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Posted by Bob D. on May 03, 2011 at 14:22:38:
In Reply to: Re: Temperature of blowdown water while boiler is operatin. posted by Boiler Guy on April 27, 2011 at 16:36:26:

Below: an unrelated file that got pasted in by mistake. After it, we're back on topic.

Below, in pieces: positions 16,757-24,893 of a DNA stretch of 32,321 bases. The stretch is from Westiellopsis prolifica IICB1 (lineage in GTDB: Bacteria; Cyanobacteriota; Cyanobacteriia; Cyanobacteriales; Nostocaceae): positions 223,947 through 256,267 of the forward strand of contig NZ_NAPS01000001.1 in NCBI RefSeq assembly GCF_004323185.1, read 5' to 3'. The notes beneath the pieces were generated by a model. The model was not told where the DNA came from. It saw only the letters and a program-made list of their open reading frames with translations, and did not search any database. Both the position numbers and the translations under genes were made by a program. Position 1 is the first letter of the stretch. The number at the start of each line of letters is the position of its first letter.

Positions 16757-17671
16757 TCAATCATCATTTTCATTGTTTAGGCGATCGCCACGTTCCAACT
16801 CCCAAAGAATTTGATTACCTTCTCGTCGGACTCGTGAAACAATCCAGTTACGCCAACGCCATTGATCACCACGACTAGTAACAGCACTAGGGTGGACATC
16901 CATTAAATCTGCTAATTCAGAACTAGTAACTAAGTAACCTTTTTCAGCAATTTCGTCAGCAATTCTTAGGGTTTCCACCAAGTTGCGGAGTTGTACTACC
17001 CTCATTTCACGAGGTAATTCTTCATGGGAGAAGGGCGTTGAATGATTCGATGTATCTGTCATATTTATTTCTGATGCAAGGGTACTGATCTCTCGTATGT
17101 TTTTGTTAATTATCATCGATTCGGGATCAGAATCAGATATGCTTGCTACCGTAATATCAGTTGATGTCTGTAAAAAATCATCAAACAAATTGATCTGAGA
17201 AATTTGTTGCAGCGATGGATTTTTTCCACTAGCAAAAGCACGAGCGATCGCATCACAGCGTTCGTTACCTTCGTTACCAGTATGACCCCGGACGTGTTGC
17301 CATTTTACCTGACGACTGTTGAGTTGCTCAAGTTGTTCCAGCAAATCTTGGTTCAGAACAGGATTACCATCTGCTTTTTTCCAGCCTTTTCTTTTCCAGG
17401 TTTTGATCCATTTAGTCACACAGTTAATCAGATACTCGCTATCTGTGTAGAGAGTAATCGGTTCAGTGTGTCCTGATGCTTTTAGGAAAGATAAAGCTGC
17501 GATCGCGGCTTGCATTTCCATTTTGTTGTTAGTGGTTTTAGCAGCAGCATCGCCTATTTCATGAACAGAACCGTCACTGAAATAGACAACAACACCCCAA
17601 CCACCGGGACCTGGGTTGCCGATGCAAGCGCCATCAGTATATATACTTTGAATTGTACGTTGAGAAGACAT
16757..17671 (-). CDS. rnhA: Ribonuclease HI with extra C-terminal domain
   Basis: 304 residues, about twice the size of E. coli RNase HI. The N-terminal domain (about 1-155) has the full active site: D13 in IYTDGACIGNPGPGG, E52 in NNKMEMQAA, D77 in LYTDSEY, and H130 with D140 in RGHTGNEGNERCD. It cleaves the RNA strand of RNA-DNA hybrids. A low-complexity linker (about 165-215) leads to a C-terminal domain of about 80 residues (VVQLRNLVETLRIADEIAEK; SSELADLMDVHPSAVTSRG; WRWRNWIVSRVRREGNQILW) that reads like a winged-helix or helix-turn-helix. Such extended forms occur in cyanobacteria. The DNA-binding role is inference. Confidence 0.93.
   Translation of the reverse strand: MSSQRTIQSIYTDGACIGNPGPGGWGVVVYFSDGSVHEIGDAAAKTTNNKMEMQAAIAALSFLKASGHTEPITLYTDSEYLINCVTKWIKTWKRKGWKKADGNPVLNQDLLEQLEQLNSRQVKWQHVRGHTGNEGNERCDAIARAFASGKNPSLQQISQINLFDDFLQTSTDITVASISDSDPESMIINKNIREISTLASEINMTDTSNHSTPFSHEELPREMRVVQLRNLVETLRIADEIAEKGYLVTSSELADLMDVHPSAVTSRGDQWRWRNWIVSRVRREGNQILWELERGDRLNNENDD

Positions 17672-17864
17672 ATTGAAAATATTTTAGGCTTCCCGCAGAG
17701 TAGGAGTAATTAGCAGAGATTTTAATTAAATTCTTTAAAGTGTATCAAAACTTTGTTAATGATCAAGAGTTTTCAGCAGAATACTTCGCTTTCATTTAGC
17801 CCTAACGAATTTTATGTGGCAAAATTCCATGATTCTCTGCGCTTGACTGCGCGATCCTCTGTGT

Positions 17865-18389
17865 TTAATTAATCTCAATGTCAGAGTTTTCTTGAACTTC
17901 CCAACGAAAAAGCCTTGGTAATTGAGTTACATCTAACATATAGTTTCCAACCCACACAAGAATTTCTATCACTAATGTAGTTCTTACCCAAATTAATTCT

Well, in the blowdown line upstream of the stops, the water is still at drum pressure/saturation temperature. But once it gets past the stops, then the pressure rapidly goes to atmospheric (or at least is supposed to - I think it's called adiabatic expansion) where saturated liquid gives up all of the latent heat and some sensible through flashing to steam at atmospheric pressure, or very close to it - this is so your blowdown flash tank doesn't explode. After a few seconds, the remaining liquid (somewhere between 75% - 90% by weight, depending on initial conditions) is at 212 F (100 C) and the balance is saturated steam at 212 F venting out your flash tank through the roof or outside or somewhere. The "rain" on the roof is just subcooled flash steam. The flash steam is good to use for dearators, make-up preheaters, or whatever. Penn Separators has made a pretty good living out of working with this.
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